6 Data Center Ransomware Attacks and Their Lessons Learned18 min read

by | Jul 21, 2021 | Blog

Ransomware is one of the most damaging forms of cybercrime. Having personal data or trade secrets encrypted and held to ransom is not an enviable position in which to find oneself.

The data points to a huge increase in ransomware attacks in 2020 compared to 2019. A Bitdefender report claimed a 485% increase in 2020. Of those attacks, 64% occurred in the first quarter of 2020 and 96% involved Internet of Things (IoT) devices.

The following provides a rundown of six of the most noteworthy ransomware attacks from the last couple of years, along with the lessons they delivered about preventing similar events.

1. A Cross-Country Pipeline

The biggest ransomware news in 2021 so far is the attack on the Colonial Pipeline, a piece of infrastructure running from Texas to New Jersey. It received an outsized share of media coverage because of its importance to the national economy. A group called DarkSide claimed credit for the attack, which caused widespread service outages, and demanded a ransom of $4.4 million.

Could this have been prevented?

Officials from Texas’ government confirmed in the attack’s aftermath that Koch Industries, which owns Colonial Pipeline Co., did not pay sufficient attention to cybersecurity until it was too late.

The U.S. Cybersecurity & Infrastructure Security Agency (CISA) keeps a list of action items for hardening organizations against ransomware attacks. The first is to keep critical access points, like computer terminals, updated and patched. Attacks on private and public infrastructure will only intensify so long as leaders keep phoning in the basics of cybersecurity.

Zero trust is another accessible prevention mechanism. Cybersecurity experts see the zero-trust model as vital for protecting infrastructure providers, especially during the era of remote work, because it restricts access to just the systems a user requires to complete their current task.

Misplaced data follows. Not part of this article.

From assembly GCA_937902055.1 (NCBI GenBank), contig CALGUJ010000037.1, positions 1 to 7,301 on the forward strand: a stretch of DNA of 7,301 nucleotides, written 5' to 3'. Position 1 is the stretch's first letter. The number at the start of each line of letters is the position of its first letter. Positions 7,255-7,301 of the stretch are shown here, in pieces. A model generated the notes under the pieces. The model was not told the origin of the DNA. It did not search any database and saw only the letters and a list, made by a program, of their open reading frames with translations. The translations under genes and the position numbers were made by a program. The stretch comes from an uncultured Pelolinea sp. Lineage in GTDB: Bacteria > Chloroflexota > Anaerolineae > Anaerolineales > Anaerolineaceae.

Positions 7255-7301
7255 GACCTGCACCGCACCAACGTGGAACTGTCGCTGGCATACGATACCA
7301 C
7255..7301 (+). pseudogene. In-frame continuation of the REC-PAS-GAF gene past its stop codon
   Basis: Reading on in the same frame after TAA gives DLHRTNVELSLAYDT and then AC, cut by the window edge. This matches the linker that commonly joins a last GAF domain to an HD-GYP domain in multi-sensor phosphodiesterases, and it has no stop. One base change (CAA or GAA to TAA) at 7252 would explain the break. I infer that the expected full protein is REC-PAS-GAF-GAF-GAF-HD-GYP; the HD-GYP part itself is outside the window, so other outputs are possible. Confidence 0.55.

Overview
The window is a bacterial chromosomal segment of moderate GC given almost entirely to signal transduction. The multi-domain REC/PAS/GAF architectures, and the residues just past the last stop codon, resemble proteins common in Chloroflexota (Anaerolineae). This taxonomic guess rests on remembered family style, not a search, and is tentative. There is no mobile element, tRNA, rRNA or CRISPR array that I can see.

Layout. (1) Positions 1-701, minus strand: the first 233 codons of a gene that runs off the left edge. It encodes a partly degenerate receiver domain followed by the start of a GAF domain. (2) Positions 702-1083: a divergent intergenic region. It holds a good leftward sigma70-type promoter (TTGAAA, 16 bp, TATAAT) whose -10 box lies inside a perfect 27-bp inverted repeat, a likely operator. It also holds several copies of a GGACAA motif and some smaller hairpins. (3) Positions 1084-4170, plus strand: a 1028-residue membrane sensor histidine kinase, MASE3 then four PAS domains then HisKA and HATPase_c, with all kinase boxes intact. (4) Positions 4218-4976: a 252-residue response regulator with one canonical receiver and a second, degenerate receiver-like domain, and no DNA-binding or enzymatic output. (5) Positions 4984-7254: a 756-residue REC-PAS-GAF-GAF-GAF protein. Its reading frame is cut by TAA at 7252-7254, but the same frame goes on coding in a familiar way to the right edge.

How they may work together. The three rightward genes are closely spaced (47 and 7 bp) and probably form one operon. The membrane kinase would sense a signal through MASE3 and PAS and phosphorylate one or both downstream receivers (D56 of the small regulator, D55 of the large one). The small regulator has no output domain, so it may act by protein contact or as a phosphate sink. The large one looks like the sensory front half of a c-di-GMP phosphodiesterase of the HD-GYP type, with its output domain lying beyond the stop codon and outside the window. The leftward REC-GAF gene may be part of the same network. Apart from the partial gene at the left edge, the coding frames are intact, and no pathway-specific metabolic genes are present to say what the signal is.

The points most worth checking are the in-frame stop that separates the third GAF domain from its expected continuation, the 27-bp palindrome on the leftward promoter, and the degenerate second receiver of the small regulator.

2. A Colocation Provider

Equinix is a major provider of colocation services, where many clients rent portions of the same shared infrastructure. In September 2020, Equinix disclosed a ransomware attack on its server architecture. The company was quick to point out that the attack affected internal systems but not Equinix clients.

Could this have been prevented?

It’s not clear, but the story delivers some timely reminders. Inquiry revealed a $4.5 million ransom for files that Bleeping Computer claims contained payroll and legal documentation. One of the most important ransomware prevention techniques involves encrypting all sensitive files so that, if a bad actor grabs some of it, the data is unreadable not useful as leverage.

3. A Media Law Firm

In May 2020, hackers attacked the computer systems of Grubman, Shire, Meiselas & Sacks (GSMS) – a law firm specializing in media and entertainment. The hacker collective stole some 756 gigabytes of private correspondence and documents concerning celebrities like Lady Gaga, Bruce Springsteen, Mariah Carey, Madonna, and others. The hackers even claimed then-President Donald Trump would be the next target if their $21 million ransom wasn’t paid.

Could this have been prevented?

Professionals of all stripes work from their homes or diverse environments more than ever these days. GSMS has not commented on the attack except to deny they’ve made any payments. But recent world events changed office culture perhaps permanently – including at law firms.

Geographically dispersed employees make an organization a tempting target, since it makes the delivery of regular cybersecurity training and software patches more difficult. Nevertheless, teaching and then reinforcing skills like identifying phishing attempts is vital for avoiding ransomware attacks.

4. A Web Hosting Company

The ransomware problem is not exclusive to any region or country. A few years ago, a web hosting company in South Korea experienced a ransomware attack that some of its clients may still be recovering from. The company, Nayana, found its data encrypted with malware one day with a ransom demand for $1 million.